There’s nothing worse in gaming than when a high-profile, highly-anticipated game… sucks. It doesn’t always happen, but it’s never pretty when it does. Sadly, a large number of these disappointing disasters have released within in the last decade or so. Some fail to live up to lofty promises, others fail to capture the spirit of what came before, and some are just plain bad. In honor of these let-downs, here are the worst of the worst: the Top 10 AAA Disappointments!
10. Perfect Dark Zero
Let me start by saying, I played the hell out of Perfect Dark Zero. To this day, the original is still my favorite game on N64, so to say I was excited for this Xbox 360 launch title would be an egregious understatement. Perfect Dark Zero was toted as the game to pick up with your shiny new console; superior visuals, a robust multiplayer offering, and a thrilling campaign exploring Joanna Dark’s origins- this game was set to be the Halo: Combat Evolved of the new console generation. And, well, it wasn’t. The story is incoherent and stupid, the voicework is some of the worst ever, the controls felt dated and clunky, and why the hell is everything so goddamn shiny? There was fun to be had, sure, as the level design was done well and the DarkOps multiplayer mode had plenty of good moments, but all that can’t hold up what is a complete letdown of a prequel.
9. The Order: 1886
Graphics don’t make a game, friends. Doesn’t seem like The Order: 1886 got that memo, though. While the game itself was an absolute beauty, the gameplay was definitely left to be desired. Sure, third-person shooters aren’t really known for their RPG elements, but you can usually interact with the environment to some degree. The Order: 1886 is basically a museum of a video game. You get to take in all the intricate graphics, small details, and dialogue quips. The cutscenes are longer than the actual gameplay, and when you do have control of the main character, you can only go where the game allows you to go. Which is almost always in a straight line. Worst of all you can’t run/jog or skip cutscenes. My attention span is not long enough to sit through all of those cutscenes. The Order: 1886 isn’t terrible, but it certainly did not live up to the hype that had surrounded it before its release. But hey, at least it was pretty.
8. Resident Evil 6
Deviating from the formula can keep a long-running series from going stagnant, or it can undermine what it set out to do in the first place. In the case of Resident Evil 6, it’s definitely the latter. Resident Evil has a rich history and a committed fan base that fell in love with what it brought to the horror genre. So it came as a big disappointment when Resident Evil 6 felt more like an action game. A classic case of “this isn’t what I ordered” paired with lower-quality dialogue (which wasn’t the best to begin with) left many gamers frustrated. All the more reason players are rejoicing over the upcoming Resident Evil 7 which seems to be making a return to the gameplay fans know and love—at least in some ways.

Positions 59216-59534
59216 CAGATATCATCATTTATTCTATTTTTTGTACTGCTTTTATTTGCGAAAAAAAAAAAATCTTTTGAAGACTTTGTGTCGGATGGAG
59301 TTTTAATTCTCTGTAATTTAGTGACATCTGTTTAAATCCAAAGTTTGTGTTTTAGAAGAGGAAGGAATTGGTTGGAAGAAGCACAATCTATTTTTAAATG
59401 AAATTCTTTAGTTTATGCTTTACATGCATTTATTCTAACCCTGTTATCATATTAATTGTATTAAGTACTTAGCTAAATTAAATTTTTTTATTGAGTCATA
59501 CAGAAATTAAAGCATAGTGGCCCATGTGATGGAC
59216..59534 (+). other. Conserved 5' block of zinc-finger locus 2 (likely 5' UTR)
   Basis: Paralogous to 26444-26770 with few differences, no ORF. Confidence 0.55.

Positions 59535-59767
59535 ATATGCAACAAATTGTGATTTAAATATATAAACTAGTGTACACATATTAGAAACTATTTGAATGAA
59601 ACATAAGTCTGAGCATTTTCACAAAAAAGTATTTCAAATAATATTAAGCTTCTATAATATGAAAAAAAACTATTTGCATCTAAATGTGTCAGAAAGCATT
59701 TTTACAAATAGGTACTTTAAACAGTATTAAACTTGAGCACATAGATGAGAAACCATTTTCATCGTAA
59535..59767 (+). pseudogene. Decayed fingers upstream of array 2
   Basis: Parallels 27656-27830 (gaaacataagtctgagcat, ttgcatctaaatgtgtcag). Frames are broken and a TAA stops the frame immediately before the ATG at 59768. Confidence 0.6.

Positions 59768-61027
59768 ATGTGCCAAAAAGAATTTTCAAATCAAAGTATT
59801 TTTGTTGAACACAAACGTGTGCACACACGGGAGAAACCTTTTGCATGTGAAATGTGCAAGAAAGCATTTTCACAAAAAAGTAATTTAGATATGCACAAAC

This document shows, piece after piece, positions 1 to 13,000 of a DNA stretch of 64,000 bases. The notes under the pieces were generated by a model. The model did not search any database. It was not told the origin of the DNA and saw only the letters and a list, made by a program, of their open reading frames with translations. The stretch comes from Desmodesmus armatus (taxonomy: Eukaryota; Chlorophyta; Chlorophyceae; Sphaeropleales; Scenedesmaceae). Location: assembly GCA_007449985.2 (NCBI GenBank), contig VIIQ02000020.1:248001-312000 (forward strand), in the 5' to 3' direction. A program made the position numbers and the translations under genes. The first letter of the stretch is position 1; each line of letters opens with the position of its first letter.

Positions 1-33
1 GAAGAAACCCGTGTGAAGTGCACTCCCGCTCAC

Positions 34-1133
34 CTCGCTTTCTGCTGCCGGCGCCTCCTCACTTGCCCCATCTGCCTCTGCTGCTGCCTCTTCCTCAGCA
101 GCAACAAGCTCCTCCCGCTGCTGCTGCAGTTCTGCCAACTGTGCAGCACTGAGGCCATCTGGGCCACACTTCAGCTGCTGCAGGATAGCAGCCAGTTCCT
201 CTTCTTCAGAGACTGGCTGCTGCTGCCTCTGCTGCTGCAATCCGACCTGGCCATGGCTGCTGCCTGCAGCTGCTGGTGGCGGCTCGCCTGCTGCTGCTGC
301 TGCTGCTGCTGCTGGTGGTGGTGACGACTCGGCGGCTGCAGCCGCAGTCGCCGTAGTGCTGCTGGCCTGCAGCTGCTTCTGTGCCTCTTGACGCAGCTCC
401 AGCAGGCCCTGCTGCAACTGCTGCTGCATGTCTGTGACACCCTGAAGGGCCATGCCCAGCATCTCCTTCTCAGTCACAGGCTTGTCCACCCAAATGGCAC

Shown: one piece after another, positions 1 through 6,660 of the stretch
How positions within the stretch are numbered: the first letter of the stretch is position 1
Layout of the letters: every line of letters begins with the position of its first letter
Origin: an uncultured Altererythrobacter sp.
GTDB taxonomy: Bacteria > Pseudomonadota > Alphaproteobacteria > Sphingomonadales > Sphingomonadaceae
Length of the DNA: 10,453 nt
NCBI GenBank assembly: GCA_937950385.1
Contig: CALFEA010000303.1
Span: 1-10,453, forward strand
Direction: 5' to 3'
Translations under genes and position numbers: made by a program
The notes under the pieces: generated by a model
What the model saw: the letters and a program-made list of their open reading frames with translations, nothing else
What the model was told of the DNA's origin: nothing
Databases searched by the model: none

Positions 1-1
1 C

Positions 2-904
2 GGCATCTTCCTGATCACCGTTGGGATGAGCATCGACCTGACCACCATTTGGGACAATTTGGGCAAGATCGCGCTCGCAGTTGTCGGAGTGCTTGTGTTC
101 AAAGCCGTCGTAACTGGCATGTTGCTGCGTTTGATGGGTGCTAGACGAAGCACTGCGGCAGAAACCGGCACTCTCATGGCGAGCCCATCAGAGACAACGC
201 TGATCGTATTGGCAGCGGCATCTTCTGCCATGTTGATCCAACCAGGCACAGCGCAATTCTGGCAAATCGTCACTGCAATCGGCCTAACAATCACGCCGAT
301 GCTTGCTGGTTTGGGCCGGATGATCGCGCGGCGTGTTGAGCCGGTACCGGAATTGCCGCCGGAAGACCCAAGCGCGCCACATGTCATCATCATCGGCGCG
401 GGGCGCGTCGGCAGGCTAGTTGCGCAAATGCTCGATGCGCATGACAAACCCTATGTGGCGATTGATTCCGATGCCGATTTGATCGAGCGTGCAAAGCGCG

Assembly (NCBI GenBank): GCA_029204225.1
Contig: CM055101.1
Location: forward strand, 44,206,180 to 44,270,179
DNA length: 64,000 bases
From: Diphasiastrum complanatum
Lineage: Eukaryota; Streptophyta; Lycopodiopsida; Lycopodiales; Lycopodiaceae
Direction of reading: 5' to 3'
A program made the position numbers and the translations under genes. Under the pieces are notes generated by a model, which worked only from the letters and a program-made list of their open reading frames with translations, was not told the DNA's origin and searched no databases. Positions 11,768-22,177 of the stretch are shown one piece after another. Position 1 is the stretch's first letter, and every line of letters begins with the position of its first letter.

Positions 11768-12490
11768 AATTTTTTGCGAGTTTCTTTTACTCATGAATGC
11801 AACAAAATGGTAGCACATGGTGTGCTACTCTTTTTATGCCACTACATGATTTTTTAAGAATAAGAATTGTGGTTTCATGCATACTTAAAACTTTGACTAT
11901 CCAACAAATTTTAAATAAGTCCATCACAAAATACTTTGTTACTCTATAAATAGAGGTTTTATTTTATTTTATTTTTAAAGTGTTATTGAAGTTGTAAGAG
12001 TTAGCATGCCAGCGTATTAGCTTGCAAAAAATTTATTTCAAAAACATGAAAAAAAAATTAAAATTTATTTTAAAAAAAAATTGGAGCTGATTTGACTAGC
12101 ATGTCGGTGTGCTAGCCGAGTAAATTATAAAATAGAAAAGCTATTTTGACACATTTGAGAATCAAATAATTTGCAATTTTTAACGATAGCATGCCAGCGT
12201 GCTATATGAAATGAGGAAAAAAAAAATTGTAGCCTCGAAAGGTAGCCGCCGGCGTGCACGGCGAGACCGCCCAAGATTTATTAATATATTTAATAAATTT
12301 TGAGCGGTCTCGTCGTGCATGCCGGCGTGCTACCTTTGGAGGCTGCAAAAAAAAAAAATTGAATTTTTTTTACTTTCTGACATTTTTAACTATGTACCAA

7. Dead Island
Dead Island can basically be summed in the following statement: “Hey! You’re immune to zombie bites? That’s so neat! Can you go run around the island and get a bunch of shit for me?” This open-world first-person zombie-slayer, while great on paper, turned out to be as lifeless as the zombies you fight. The game was buggy, repetitive, and lacked any real substance. Thankfully, developer Techland managed to refine their formula with Dying Light, but that didn’t stop gamers from feeling incredibly disappointed with their first undead offering. If only Dead Island was as good as its trailer…
6. Fable: The Journey
This may be an easy target, but Fable: The Journey was the last, and worst, of the Fable franchise. It’s been argued that the Fable series had been going down hill since the second game, especially with the third being one of the more disappointing sequels, but Journey deserves a spot on this list simply for the decision to pair it with the Kinect. I can still remember watching my roommate fruitlessly flail her arms up and down in a vain attempt to move her damn horse and cart. While it was hilarious to watch, it was incredibly frustrating to play. The idea of the Kinect was exciting, and it worked well with games like Skyrim where you could literally shout dragonshouts at your tv and wreak havoc on the unsuspecting citizens of Whiterun. It didn’t work well with a game dealing heavily with magic and magical movements. In all honestly, no one expected Fable: The Journey to be all that good, but the Kinect aspect gave the game an interesting twist. Too bad it didn’t work out that way.